Confidentiality Agreement is a best way to protect your business secrets. This article provides information on essentials of confidential agreement.
A confidentiality agreement (sometimes called a nondisclosure agreement or NDA) is a legally binding contract entered into by two or more parties to keep information confidential. In the field of inventions, a confidentiality agreement ensures that the party receiving the details of a new idea agrees to keep all details confidential and not do anything with the idea without the prior consent of the inventor.
What is a Confidentiality Undertaking?
A confidentiality undertaking is not a contract. It provides evidence of the information received, the purpose of the transfer and its confidentiality. It merely triggers the equitable remedies described above and has no legal force of its own.
Types of Confidentiality Agreement
There are two types of confidentiality agreements that can be used. One is a mutual confidentiality agreement and the second is the unilateral confidentiality agreement. The first type would be used if you want all parties bound by confidentiality. The latter is used if only the receiving party must maintain secrecy. Inventors may especially want to use the confidentiality agreement document to protect their inventions.
Functions of Confidentiality agreements:
It performs two functions
Firstly they protect sensitive information from being disclosed to anyone else. One or more participants in the agreement promise not to disclose the information received from the other party. If the information is disclosed to another individual or company, the injured party has cause to claim a breach of contract and can take the other party to court to seek damages.
Secondly the use of a confidentiality agreement prevents the loss of valuable patent rights. In law the public disclosure of an invention can be deemed as a forfeiture of patent rights surrounding that idea or invention. A confidentiality agreement can prevent valuable patent rights being lost unintentionally.
Why is a Confidentiality Agreement Necessary?
A written agreement has a number of advantages:
In what Situations Confidentiality Agreement is Used?
Here are some typical situations where a Confidentiality Agreement is often used:
Does the Information have to be written?
The information may be communicated orally and does not even have to be in any permanent form. However, it is good to have a written agreement as it would help courts to ascertain intentions of the parties in case breach of agreement.
When does Information cease to be Confidential?
Information cannot be confidential if it is already in the public domain or is "common knowledge". Obviously, it is not a defence if the information only becomes common knowledge because of the disclosure.
If information is disclosed to a limited section of the public, it will be a question of fact and degree whether the information is in the public domain. There is doubt over whether knowledge by a limited section of the public is enough, and it is a question of fact and degree in every case. It is clear that disclosure to an interested section of the public is enough, however – for example publication in an engineering journal.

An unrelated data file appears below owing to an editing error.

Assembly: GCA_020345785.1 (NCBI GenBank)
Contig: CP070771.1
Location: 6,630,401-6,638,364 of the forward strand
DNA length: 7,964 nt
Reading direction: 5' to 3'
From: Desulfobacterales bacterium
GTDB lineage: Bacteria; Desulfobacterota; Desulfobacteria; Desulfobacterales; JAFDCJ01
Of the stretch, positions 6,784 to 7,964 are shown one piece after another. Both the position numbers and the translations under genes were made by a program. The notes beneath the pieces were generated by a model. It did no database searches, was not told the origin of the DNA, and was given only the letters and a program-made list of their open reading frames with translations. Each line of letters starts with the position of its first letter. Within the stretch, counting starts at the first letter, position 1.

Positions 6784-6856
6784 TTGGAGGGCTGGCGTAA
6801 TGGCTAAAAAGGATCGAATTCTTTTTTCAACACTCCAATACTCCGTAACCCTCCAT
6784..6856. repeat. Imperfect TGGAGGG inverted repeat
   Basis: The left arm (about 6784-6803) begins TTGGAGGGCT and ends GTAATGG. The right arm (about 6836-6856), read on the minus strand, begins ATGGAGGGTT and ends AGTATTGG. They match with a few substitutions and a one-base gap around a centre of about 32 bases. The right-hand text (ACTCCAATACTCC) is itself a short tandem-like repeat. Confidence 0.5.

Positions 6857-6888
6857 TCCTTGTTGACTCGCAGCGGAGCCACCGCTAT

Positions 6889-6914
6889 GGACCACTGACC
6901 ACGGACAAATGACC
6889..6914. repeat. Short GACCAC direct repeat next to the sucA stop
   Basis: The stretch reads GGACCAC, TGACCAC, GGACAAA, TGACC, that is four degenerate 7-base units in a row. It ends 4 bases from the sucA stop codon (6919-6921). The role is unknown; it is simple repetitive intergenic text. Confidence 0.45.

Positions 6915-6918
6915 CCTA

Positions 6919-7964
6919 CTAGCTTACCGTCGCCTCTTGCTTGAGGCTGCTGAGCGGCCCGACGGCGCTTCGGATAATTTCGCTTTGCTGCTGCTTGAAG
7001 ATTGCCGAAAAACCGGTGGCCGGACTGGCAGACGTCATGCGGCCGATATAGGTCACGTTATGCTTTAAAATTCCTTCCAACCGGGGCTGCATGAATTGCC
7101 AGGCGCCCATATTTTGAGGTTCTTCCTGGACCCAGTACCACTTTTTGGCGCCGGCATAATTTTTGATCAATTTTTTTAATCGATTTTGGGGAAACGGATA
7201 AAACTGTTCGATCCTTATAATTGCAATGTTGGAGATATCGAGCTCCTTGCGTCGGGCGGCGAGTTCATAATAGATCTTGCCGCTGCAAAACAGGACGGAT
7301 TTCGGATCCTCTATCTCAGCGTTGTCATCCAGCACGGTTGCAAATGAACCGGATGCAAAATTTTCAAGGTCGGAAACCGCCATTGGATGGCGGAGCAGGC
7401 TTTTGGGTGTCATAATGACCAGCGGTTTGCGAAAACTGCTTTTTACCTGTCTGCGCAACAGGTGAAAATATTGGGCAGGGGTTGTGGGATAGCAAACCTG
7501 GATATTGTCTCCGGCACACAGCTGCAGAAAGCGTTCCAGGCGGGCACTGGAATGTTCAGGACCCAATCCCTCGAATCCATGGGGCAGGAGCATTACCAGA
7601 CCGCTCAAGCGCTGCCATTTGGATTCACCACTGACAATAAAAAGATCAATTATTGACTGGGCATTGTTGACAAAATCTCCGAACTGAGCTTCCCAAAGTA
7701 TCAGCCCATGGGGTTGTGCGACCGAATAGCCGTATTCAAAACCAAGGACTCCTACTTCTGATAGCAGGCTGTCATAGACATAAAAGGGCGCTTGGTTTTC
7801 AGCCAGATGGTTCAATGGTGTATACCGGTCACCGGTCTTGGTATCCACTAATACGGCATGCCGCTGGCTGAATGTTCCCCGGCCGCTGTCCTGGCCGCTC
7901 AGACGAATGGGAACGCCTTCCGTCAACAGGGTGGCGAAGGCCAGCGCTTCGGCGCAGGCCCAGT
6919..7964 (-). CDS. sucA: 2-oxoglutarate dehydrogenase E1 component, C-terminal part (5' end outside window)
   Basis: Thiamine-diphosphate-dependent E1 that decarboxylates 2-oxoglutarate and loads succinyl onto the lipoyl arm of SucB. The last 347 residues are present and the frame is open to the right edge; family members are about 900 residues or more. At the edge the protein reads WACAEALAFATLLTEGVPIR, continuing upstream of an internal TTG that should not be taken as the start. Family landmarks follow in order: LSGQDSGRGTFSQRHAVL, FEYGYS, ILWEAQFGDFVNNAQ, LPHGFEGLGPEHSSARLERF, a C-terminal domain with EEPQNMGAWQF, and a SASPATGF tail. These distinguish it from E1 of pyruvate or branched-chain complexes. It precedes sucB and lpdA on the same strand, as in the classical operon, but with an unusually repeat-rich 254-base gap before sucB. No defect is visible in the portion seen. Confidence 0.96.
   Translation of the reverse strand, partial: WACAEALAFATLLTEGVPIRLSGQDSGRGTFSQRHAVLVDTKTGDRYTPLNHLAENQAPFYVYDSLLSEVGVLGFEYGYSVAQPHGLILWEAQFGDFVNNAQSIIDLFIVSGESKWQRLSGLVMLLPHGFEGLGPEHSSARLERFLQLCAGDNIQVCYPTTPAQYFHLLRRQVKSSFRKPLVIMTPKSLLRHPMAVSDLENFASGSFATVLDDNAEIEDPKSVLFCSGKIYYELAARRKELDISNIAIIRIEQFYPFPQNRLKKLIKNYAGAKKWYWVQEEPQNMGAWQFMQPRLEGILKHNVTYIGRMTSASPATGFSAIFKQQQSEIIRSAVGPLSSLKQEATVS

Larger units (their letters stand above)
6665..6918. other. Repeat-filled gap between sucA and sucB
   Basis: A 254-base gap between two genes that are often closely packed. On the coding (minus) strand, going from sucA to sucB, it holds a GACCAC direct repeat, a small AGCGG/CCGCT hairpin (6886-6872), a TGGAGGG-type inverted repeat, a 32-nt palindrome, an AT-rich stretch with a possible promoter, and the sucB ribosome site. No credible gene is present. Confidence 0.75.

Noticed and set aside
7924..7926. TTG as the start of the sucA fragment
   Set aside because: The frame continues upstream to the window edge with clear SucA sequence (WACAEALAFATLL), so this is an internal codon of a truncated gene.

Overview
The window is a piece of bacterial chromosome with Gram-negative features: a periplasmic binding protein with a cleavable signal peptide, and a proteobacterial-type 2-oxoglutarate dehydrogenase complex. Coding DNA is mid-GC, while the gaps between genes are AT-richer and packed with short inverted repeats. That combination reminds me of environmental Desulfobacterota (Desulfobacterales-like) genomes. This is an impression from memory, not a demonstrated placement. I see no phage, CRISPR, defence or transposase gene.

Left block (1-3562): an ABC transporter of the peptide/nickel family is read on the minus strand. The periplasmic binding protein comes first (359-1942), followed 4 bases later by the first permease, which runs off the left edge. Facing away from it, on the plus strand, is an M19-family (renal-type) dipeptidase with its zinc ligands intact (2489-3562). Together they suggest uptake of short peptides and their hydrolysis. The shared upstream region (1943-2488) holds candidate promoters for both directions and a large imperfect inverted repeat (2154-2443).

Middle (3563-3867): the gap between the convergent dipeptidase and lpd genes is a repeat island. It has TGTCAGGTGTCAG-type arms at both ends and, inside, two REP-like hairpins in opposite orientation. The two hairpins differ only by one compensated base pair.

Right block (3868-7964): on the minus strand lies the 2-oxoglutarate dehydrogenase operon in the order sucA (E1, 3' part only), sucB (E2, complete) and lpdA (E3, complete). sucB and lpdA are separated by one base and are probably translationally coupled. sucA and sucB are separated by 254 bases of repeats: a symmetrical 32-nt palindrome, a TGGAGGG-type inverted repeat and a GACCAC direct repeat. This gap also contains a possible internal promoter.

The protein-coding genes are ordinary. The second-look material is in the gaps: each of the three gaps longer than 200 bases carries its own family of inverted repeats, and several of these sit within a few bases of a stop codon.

What if the Party itself publishes the Information?
Publication by the any party effectively waives the right to confidentiality.
Legal Remedies when Confidential Information is Disclosed
The main legal remedies are:
When should the Agreement End?
The agreement could last indefinitely, and this may be necessary for particularly sensitive or valuable information. However, it is important not to burden the recipient unnecessarily as an unfair term may be struck out by the Courts. The agreement should also include a deadline date by which all materials must be either destroyed or returned to the donor.
Certain terms are likely to crop up in non-disclosure agreements. It is a good idea to understand these terms and their definitions:
Confidentiality - a legal principle that maintains secrecy between parties.
Owner or discloser - the name of the person, organisation or business disclosing the information.
Recipient - the name of the person, organisation or business that is receiving the information and that is responsible for ensuring its confidentiality.
Statement of reasons - a short paragraph defining the context in which the information will be disclosed and why the parties want to make the information the subject of a contract.
Subject - the information and documents that will be the subject of the confidentiality agreement.
Penalty clause - this is an optional way of fixing an amount of compensation that the owner or discloser is paid if the recipient breaches the agreement.
Confidentiality clause - this is an optional clause that requires both parties to keep the existence of the confidentiality agreement a secret.
Term of agreement - how long the obligations of the contract last for.
Our Confidentiality Agreements
Our confidentiality agreement templates are all professionally created to be easy to use and customise to your individual requirements. The documents you will find here have been drawn up by solicitors and barristers with experience in the law of confidentiality and contract law. They are all up to date and are kept up to date in accordance with the most current changes in the law for England and Wales.
The confidentiality agreement will be legally binding once it is signed so you will have the peace of mind that your business plans and any trade secrets your employees know is protected.